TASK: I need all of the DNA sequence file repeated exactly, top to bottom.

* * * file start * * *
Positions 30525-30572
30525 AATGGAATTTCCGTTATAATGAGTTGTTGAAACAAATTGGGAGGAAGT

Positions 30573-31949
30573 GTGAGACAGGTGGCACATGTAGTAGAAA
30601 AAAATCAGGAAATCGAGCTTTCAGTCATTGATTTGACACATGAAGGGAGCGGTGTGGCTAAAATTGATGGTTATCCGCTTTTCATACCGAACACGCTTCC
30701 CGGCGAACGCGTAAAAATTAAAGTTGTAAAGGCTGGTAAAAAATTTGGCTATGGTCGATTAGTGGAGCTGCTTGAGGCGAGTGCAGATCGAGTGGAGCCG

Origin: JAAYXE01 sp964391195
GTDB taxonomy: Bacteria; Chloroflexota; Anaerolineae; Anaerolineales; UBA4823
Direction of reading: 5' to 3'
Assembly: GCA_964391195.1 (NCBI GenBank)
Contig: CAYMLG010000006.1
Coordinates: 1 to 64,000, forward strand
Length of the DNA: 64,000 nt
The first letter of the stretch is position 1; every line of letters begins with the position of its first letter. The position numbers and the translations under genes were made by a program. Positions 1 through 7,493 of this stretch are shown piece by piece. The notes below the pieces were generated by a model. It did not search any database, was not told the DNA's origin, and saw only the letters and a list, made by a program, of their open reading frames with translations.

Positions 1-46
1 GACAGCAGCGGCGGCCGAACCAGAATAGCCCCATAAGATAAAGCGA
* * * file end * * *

Positions 30525-30572
30525 AATGGAATTTCCGTTATAATGAGTTGTTGAAACAAATTGGGAGGAAGT

Positions 30573-31949
30573 GTGAGACAGGTGGCACATGTAGTAGAAA
30601 AAAATCAGGAAATCGAGCTTTCAGTCATTGATTTGACACATGAAGGGAGCGGTGTGGCTAAAATTGATGGTTATCCGCTTTTCATACCGAACACGCTTCC
30701 CGGCGAACGCGTAAAAATTAAAGTTGTAAAGGCTGGTAAAAAATTTGGCTATGGTCGATTAGTGGAGCTGCTTGAGGCGAGTGCAGATCGAGTGGAGCCG

Origin: JAAYXE01 sp964391195
GTDB taxonomy: Bacteria; Chloroflexota; Anaerolineae; Anaerolineales; UBA4823
Direction of reading: 5' to 3'
Assembly: GCA_964391195.1 (NCBI GenBank)
Contig: CAYMLG010000006.1
Coordinates: 1 to 64,000, forward strand
Length of the DNA: 64,000 nt
The first letter of the stretch is position 1; every line of letters begins with the position of its first letter. The position numbers and the translations under genes were made by a program. Positions 1 through 7,493 of this stretch are shown piece by piece. The notes below the pieces were generated by a model. It did not search any database, was not told the DNA's origin, and saw only the letters and a list, made by a program, of their open reading frames with translations.

Positions 1-46
1 GACAGCAGCGGCGGCCGAACCAGAATAGCCCCATAAGATAAAGCGA